Although retired, Simons served as the pastor of the Bethesda Seventh-day Adventist Church in Omaha, Nebraska, and the Allon Chapel Seventh-day Adventist Church in Lincoln, Nebraska. During the last year of his life he was confined to bed rest, and on January 18, 1998, Simons died in Lincoln, Nebraska, from complications resulting from diabetes. He was 79 years old.8

Simons’ legacy is found in his forty years of faithful ministry as an evangelist and missionary who brought countless souls to Christ. He accomplished this through direct and indirect means, serving as a colporteur, foreign missionary, pastor, Home Missionary and Sabbath School secretary, conference president, and public relations officer.

Sources

“Donald Barnett Simons obituary.” Allon Chapel Seventh-day Adventist Church, January 25, 1998.

Pinkney, A. V. “Allegheny: Elder Donald B. Simons New Home Missionary Secretary.” Oakwood University Archives.

Seventh-day Adventist Yearbook. Washington, D.C.: Review and Herald Publishing Association, 1943–1946, 1952–1972, 1976–1983.

Simons, D. B. “Good News From Freetown, Sierra Leone, West Africa.” North American Informant 2, no. 10 (February 1948).

Notes

  1. “Donald Barnett Simons obituary,” Allon Chapel Seventh-day Adventist Church, January 25, 1998; Seventh-day Adventist Yearbook (Washington, D.C.: Review and Herald Publishing Association, 1943), 57.

  2. Seventh-day Adventist Yearbook (1944), 58; Seventh-day Adventist Yearbook (1945), 58; Seventh-day Adventist Yearbook (1946), 67.

  3. A. V. Pinkney, “Allegheny: Elder Donald B. Simons New Home Missionary Secretary,” Oakwood University Archives. See also D. B. Simons, “Good News From Freetown, Sierra Leone, West Africa,” North American Informant 2, no. 10 (February 1948): 1–3.

  4. Seventh-day Adventist Yearbook (1952), 52; Seventh-day Adventist Yearbook (1953), 51; Seventh-day Adventist Yearbook (1954), 48; Seventh-day Adventist Yearbook (1955), 39; Seventh-day Adventist Yearbook (1956), 39. See also “Donald Barnett Simons obituary.”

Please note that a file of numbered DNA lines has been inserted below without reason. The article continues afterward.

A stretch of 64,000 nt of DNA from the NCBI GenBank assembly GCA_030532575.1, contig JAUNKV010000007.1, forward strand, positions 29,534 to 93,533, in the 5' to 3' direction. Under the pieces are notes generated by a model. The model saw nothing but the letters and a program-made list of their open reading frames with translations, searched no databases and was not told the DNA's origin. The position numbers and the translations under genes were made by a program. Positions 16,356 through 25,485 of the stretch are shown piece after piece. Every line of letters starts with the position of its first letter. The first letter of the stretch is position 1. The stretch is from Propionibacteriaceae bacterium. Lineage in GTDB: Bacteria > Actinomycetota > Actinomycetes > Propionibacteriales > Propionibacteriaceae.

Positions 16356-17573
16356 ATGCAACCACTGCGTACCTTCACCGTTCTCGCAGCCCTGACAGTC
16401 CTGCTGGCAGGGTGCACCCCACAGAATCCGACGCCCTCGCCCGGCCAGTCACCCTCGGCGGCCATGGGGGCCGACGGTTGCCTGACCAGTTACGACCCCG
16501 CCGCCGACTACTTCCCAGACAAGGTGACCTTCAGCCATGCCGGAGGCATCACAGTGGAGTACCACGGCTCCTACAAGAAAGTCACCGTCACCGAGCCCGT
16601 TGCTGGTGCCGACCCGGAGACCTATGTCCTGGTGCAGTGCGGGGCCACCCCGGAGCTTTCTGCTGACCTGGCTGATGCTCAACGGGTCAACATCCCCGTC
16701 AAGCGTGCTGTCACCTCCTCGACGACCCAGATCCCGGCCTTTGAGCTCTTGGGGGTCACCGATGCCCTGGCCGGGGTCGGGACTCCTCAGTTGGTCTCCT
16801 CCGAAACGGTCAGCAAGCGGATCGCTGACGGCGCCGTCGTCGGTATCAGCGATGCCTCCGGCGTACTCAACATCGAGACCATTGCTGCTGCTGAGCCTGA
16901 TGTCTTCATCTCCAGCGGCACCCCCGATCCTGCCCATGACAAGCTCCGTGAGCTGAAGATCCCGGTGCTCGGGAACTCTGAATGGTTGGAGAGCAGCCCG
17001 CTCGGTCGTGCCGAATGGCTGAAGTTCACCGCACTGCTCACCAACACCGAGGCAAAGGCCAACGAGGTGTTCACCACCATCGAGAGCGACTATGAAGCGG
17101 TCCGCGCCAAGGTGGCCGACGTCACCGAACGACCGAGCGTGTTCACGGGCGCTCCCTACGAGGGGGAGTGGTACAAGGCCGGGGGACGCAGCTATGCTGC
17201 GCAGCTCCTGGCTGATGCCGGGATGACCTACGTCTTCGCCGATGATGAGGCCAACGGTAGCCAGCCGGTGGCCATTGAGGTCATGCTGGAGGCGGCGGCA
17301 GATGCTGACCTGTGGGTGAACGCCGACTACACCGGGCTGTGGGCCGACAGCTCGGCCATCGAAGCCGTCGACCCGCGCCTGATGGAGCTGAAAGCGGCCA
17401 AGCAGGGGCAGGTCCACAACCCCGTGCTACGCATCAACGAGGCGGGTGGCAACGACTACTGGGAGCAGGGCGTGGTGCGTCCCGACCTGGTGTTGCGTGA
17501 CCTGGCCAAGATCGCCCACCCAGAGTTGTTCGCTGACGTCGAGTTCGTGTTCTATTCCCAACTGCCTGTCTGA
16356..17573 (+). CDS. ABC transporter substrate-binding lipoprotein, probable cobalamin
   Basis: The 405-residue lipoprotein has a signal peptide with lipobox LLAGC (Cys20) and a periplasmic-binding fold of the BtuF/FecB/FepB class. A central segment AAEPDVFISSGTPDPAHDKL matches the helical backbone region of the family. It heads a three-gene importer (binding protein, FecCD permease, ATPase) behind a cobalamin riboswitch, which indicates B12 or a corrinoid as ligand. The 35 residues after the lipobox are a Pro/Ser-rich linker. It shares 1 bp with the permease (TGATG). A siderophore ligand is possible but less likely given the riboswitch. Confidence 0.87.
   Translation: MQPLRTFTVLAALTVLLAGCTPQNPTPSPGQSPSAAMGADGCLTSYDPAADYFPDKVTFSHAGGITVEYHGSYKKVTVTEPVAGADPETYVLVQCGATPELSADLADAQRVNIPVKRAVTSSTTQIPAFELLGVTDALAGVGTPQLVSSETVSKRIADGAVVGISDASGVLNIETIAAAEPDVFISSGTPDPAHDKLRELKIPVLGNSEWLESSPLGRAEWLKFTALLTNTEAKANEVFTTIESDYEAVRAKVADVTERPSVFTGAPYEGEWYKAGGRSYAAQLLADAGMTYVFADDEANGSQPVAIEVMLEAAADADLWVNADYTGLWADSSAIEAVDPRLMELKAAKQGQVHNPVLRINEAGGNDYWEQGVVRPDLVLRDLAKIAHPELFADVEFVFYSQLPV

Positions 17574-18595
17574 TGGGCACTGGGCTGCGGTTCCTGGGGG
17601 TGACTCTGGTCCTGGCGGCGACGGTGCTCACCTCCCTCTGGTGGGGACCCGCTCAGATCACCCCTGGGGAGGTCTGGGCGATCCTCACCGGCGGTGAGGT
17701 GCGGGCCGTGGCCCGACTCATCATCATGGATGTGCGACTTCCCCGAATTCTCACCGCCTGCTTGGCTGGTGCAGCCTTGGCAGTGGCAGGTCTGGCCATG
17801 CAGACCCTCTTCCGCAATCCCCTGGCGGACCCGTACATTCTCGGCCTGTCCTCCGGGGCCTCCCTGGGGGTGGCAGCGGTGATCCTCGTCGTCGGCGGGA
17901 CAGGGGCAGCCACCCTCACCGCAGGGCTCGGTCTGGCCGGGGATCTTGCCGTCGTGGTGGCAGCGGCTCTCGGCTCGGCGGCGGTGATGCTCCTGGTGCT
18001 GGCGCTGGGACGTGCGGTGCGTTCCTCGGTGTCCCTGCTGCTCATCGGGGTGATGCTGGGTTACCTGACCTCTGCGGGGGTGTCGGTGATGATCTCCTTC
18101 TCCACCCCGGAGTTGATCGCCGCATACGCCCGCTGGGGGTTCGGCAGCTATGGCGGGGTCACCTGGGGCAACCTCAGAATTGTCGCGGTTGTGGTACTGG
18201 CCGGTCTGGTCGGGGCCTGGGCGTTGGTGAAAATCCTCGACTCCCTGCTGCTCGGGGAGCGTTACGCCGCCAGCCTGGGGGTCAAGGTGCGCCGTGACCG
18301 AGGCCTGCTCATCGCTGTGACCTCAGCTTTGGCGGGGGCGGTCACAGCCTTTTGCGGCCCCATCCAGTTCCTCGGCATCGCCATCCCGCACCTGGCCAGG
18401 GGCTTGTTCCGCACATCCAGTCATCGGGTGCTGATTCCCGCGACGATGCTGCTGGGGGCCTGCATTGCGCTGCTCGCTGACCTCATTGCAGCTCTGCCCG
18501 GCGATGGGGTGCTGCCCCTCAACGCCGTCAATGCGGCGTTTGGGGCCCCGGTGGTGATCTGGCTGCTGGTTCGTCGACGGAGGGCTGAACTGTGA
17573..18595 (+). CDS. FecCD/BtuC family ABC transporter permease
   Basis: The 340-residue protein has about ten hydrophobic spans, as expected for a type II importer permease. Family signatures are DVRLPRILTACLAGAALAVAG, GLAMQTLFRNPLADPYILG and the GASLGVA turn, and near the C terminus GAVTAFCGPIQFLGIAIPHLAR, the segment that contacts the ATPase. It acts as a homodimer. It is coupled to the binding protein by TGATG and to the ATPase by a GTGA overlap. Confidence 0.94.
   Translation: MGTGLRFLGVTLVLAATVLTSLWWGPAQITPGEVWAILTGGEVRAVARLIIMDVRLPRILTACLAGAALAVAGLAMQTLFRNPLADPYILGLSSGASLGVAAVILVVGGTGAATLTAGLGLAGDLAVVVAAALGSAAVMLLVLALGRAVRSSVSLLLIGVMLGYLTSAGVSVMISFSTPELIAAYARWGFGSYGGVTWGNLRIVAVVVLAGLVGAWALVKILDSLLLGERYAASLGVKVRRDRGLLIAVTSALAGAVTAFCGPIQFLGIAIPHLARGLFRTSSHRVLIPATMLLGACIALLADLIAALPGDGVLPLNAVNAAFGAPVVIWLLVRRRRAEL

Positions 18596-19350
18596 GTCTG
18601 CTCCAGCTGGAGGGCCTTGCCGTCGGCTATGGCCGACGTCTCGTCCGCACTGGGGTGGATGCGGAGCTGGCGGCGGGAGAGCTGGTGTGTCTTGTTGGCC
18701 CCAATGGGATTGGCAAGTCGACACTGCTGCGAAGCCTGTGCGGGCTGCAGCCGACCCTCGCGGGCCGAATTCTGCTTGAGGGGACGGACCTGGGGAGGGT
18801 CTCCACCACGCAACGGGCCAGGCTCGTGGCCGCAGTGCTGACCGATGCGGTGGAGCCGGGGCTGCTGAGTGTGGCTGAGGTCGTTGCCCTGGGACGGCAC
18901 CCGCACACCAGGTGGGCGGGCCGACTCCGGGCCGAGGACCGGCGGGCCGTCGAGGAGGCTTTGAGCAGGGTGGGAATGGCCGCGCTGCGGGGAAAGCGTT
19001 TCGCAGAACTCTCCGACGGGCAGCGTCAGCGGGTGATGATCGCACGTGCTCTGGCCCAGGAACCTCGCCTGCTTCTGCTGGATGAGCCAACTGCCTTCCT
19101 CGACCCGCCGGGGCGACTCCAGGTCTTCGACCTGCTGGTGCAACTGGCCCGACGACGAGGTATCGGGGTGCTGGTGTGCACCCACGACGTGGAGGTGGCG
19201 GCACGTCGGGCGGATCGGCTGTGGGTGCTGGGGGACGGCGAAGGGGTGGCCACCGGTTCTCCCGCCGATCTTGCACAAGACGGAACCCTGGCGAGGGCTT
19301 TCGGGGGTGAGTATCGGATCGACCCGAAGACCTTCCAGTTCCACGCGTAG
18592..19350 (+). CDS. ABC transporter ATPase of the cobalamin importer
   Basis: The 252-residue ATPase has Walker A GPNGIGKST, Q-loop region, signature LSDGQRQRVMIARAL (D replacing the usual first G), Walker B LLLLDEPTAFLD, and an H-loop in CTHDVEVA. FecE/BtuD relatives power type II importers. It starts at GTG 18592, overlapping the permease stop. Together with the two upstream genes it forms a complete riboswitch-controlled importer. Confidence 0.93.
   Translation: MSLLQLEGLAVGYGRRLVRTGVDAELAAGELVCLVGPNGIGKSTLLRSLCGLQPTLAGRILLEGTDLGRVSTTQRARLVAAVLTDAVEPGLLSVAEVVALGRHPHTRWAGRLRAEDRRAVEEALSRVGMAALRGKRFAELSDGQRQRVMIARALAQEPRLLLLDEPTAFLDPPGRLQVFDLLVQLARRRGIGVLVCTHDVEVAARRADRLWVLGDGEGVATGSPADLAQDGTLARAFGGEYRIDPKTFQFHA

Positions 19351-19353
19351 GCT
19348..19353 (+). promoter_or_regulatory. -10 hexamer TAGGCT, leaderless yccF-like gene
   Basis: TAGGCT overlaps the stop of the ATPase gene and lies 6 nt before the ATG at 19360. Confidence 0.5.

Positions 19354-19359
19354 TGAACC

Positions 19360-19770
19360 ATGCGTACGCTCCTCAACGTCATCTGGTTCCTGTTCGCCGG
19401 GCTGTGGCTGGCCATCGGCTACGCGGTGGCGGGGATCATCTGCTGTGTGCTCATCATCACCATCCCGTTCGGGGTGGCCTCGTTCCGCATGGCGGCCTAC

5. Pinkney; “Donald Barnett Simons obituary.”

    See also Seventh-day Adventist Yearbook (1957), 32; Seventh-day Adventist Yearbook (1958), 33, 34 (note, in the 1958 Yearbook, Simons is mentioned as an ordained minister); Seventh-day Adventist Yearbook (1959), 35; Seventh-day Adventist Yearbook (1960), 35; Seventh-day Adventist Yearbook (1961), 36; Seventh-day Adventist Yearbook (1962), 35; Seventh-day Adventist Yearbook (1963), 35. Seventh-day Adventist Yearbook (1964), 37; Seventh-day Adventist Yearbook (1965–1966), 38; Seventh-day Adventist Yearbook (1967), 40.

  6. “Donald Barnett Simons obituary.” See also Seventh-day Adventist Yearbook (1968), 40; Seventh-day Adventist Yearbook (1969), 44; Seventh-day Adventist Yearbook (1970), 45; Seventh-day Adventist Yearbook (1971), 45; Seventh-day Adventist Yearbook (1972), 44.

  7. Seventh-day Adventist Yearbook (1976), 445; Seventh-day Adventist Yearbook (1977), 445; Seventh-day Adventist Yearbook (1978), 464; Seventh-day Adventist Yearbook (1979), 475; Seventh-day Adventist Yearbook (1980), 473; Seventh-day Adventist Yearbook (1981), 485; Seventh-day Adventist Yearbook (1982), 505; Seventh-day Adventist Yearbook (1983), 525.

  8. “Donald Barnett Simons obituary.”

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London, Samuel, Carol Ann Simons-Williams. "Simons, Donald Barnett (1918–1998)." Encyclopedia of Seventh-day Adventists. April 28, 2021. Accessed July 27, 2021. https://encyclopedia.adventist.org/article?id=CG64.

London, Samuel, Carol Ann Simons-Williams. "Simons, Donald Barnett (1918–1998)." Encyclopedia of Seventh-day Adventists. April 28, 2021. Date of access July 27, 2021, https://encyclopedia.adventist.org/article?id=CG64.

London, Samuel, Carol Ann Simons-Williams (2021, April 28). Simons, Donald Barnett (1918–1998). Encyclopedia of Seventh-day Adventists. Retrieved July 27, 2021, https://encyclopedia.adventist.org/article?id=CG64.